Medical-alert devices offer peace of mind

Eighty percent of seniors have at least one chronic condition and 68 percent have two or more, according to the National Council on Aging.

A new analysis of 145,000 users of a medical-alert service revealed seniors with common chronic conditions, including COPD, diabetes and heart conditions, fell more than their peers who did not have any of these conditions.

In fact, seniors with COPD fell 42 percent more, while diabetes patients fell 30 percent more. Those with heart conditions fell 29 percent more. With so many people affected by chronic disease and at risk of falling, it is important to take steps to help seniors maintain their everyday routines without worrying.

Seniors should feel empowered to live an active and independent lifestyle and feel safe while they do it. If you are — or care about — a senior suffering from chronic conditions, you can take steps to reduce the risk of falls and help yourself on your way to peace of mind.

• Have one primary care physician. More than one medical team can complicate things. Having one primary doctor to “own” your conditions will let your case be managed holistically. Further, keeping your doctor in the loop about your symptoms, questions or concerns is key.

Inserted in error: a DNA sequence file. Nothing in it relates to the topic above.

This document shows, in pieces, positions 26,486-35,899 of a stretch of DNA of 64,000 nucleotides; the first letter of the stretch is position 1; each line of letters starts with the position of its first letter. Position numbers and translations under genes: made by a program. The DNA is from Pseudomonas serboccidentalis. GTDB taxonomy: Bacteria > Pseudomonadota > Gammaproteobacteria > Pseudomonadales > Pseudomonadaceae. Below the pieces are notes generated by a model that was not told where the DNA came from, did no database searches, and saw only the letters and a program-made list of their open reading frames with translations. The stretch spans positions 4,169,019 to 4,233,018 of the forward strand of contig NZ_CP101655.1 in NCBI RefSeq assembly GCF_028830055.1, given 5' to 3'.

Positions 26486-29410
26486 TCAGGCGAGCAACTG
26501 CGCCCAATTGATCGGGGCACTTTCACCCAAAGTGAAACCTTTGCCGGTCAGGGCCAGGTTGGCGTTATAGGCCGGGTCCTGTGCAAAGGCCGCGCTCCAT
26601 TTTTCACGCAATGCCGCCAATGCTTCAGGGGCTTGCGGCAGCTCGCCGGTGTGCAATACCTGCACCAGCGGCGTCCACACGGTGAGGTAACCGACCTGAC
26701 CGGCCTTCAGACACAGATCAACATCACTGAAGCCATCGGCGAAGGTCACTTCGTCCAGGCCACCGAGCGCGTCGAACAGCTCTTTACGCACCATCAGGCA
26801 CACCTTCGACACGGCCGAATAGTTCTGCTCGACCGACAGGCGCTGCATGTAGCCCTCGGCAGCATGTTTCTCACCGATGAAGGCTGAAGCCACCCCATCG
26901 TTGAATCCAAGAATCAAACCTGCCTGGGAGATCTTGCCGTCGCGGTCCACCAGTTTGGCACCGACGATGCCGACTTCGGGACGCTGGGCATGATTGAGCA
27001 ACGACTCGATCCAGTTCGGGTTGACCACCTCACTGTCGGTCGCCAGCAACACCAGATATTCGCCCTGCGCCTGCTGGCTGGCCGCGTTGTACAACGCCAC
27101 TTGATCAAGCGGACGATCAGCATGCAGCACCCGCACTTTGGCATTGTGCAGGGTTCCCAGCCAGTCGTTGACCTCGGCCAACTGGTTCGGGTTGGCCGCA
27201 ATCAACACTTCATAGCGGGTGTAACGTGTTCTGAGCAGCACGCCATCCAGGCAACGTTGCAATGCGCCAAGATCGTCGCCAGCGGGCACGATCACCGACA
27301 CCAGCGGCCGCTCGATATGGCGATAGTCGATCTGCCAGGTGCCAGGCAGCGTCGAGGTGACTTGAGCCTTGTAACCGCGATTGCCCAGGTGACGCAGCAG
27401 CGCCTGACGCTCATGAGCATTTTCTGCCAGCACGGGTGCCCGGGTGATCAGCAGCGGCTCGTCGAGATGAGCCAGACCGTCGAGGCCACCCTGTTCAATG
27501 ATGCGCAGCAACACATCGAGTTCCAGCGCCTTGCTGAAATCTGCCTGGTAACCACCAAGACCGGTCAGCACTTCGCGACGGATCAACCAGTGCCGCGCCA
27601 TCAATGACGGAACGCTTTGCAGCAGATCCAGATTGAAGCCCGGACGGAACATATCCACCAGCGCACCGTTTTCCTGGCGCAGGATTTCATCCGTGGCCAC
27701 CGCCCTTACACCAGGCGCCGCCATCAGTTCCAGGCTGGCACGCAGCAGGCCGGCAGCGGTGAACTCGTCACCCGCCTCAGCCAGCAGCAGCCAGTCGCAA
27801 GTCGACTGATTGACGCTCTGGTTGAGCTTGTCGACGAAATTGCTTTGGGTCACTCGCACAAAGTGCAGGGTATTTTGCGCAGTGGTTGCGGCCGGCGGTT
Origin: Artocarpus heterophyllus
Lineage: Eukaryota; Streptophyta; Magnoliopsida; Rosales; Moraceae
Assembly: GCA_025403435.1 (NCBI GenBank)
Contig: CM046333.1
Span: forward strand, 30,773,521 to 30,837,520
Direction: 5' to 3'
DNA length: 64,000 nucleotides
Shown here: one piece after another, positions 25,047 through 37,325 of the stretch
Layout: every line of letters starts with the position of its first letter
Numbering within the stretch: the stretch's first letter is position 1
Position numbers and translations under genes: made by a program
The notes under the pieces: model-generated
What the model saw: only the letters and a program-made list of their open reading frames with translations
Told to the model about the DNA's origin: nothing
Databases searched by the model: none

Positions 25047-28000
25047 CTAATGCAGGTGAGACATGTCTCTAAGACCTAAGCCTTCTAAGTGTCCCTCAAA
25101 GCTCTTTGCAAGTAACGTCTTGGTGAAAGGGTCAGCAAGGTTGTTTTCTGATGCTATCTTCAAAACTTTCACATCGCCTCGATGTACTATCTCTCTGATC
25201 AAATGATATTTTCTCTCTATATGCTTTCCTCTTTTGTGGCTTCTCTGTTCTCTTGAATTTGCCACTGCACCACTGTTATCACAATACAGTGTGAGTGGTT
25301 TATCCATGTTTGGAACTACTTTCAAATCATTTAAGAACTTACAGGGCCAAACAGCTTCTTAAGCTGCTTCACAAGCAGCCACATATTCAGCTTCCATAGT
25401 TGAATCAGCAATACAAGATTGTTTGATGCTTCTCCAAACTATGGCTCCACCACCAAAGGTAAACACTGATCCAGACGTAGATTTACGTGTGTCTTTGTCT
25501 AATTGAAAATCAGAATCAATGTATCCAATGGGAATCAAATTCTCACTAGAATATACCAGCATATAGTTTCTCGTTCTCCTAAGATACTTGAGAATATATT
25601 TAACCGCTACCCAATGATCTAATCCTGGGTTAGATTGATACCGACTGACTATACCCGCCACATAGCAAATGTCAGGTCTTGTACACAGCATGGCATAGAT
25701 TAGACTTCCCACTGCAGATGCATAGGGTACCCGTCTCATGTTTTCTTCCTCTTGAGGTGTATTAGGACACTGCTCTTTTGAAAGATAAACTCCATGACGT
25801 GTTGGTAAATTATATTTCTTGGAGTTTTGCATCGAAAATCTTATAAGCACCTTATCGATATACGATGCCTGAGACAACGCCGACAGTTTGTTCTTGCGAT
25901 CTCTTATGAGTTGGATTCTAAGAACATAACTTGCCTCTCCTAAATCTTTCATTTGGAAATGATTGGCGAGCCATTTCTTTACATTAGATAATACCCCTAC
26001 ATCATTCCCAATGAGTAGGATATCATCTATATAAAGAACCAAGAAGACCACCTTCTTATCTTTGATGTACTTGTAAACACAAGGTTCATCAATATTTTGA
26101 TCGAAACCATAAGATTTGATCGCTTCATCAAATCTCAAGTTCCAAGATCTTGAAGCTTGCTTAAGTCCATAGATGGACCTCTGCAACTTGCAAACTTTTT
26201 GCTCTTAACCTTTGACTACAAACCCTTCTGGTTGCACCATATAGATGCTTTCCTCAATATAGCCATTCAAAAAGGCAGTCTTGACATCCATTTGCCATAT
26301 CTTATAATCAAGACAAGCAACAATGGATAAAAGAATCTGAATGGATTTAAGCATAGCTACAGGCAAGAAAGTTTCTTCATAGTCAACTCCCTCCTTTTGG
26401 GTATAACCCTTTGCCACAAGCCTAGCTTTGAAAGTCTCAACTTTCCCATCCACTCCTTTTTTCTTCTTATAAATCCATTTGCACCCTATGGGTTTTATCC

This person can be a tremendous re-source, while also providing the clinical advice and support you need.

• Manage your medications. Having several chronic conditions can come with the burden of several medications with different side effects. For older adults, managing these medications can be quite a challenge.

Dizziness and disorientation have been reported with some medications, which can affect your fall risk. Consult your doctor, who can explain the risks associated with the medications you have been prescribed while playing an active role in your treatment regimen.

• Adjust your home to fit your needs. Easy changes to the home, such as adding ramps and bathtub rails, for example, can impact your lifestyle positively and increase your home’s functionality.

• Consider medical-alert devices. If you do fall, such devices can automatically ac-cess a response associate if it detects falls that otherwise would not be reported and will help you get the assistance you request.

Having a medical-alert device can also help you avoid the medical complications associated with long lie times.